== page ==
HHB media was sold on spindles by American Digital and they had a big sale a couple of years ago. I
bought a couple of spindles figuring this would be my go-to audio-copy media for listen-on-the-go
stuff. Problem was, the media was not liked by a couple of CD players I had including my big
carousel changer in the office. And my older CD walkman units didn't like it either. Meanwhile, none
of these players had problems with generic blue-dye discs that were even cheaper, so lesson learned.
I ended up using all the HHB media for data-dupe runs of our conference transcripts. The duper
drives (all LG) had no problem burning them and we never got a complaint from users who presumably
used them in computer CDR drives. That and other experiences taught me to be very loyal to
Toyo-Yuden blue-dye discs for audio. They seem to play in all but the oldest and/or most finicky CD
players (they even play well in my circa 1989 Philips CD player, which is way pre-CDR media). They
also record flawlessly in my Tascam CD recorder. And they're cheap and ubiquitous.
-- Tom Fine
----- Original Message -----
From: "Trey Bunn" <[log in to unmask]>
To: <[log in to unmask]>
Sent: Wednesday, January 27, 2010 4:19 PM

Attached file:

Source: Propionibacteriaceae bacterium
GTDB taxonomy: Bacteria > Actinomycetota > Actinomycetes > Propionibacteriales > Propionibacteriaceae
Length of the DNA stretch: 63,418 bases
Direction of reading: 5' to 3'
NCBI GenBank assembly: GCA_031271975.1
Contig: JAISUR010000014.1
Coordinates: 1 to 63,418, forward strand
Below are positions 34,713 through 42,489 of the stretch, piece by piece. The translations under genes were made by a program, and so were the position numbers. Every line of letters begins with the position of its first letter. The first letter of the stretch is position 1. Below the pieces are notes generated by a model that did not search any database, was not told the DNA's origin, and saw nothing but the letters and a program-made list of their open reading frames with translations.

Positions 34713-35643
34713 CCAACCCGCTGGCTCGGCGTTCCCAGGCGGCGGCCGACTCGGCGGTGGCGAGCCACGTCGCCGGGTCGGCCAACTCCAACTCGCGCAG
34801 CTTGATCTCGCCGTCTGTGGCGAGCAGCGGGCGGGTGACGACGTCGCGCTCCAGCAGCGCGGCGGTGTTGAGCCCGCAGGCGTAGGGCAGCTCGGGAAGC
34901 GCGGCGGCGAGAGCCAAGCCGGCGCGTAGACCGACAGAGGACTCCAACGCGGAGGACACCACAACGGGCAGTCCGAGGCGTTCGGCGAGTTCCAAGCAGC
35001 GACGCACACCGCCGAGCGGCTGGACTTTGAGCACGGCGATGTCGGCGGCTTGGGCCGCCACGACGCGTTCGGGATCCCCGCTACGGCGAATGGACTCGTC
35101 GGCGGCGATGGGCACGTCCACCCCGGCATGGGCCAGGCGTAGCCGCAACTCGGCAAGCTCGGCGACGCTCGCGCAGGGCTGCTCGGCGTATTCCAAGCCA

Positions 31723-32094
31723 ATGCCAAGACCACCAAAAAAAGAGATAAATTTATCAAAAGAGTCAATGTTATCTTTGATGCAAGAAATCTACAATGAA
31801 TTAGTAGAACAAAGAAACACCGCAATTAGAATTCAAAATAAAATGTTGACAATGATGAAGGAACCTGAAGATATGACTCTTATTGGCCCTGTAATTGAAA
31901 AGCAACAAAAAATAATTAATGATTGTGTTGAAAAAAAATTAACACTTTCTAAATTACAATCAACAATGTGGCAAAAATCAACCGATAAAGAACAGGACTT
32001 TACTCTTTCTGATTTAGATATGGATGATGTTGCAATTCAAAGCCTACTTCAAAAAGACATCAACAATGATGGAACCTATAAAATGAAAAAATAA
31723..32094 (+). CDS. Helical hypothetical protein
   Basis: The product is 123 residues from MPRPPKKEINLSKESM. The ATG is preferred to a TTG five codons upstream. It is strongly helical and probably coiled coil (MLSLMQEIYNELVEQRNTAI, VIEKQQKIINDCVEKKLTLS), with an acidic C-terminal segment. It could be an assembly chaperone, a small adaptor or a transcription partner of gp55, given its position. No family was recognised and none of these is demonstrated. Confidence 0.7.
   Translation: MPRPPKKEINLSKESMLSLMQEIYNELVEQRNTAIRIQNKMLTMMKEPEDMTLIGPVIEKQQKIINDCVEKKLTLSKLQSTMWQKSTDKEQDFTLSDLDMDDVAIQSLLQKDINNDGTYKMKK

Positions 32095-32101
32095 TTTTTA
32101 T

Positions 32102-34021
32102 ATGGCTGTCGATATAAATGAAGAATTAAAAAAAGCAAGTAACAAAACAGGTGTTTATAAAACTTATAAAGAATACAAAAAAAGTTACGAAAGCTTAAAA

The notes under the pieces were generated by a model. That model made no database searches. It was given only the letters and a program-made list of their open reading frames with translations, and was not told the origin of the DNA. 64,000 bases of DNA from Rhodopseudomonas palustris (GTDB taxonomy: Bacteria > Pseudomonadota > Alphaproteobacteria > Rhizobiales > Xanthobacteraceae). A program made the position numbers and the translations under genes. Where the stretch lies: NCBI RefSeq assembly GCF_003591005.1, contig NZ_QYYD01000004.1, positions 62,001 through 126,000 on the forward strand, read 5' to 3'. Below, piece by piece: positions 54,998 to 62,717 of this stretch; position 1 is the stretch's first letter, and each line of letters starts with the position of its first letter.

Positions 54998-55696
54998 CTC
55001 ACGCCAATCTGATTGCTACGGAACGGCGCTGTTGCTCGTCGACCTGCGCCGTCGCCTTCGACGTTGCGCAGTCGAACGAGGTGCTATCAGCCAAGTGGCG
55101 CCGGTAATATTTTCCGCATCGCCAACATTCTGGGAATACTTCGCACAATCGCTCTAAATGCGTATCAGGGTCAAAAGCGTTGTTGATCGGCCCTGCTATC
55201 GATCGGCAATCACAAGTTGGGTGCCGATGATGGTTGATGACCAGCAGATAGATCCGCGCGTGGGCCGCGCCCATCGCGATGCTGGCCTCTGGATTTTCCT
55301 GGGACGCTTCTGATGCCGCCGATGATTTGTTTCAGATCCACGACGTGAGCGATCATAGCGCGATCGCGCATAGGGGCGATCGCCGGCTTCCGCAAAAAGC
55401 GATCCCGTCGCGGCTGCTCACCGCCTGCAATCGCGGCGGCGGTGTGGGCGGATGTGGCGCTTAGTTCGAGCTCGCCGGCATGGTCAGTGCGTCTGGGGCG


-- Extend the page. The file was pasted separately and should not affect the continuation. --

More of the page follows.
Subject: Re: [ARSCLIST] quality of HHB CD-Rs?
> We're definitely going to get audio off of any CD-Rs we have and go to
> a files-only system. This is an old project that I've inherited, and
> I'm the early stages of evaluating the collection (about 400 CDs).
> And this is kind of the pilot project for that, to convince the
> higher-ups that it needs to be done across the board. So far, some of
> the discs from this collection have slowed to a crawl when ripping the
> audio from them and almost weren't able to be recovered.
> I just wondered if the HHB discs were known for being difficult; it
> would be worth putting in my report if someone in the past used poor
> quality CDs.
> Trey Bunn
> Audiovisual Conservator
> Emory University Libraries
> Preservation Office
> Atlanta, GA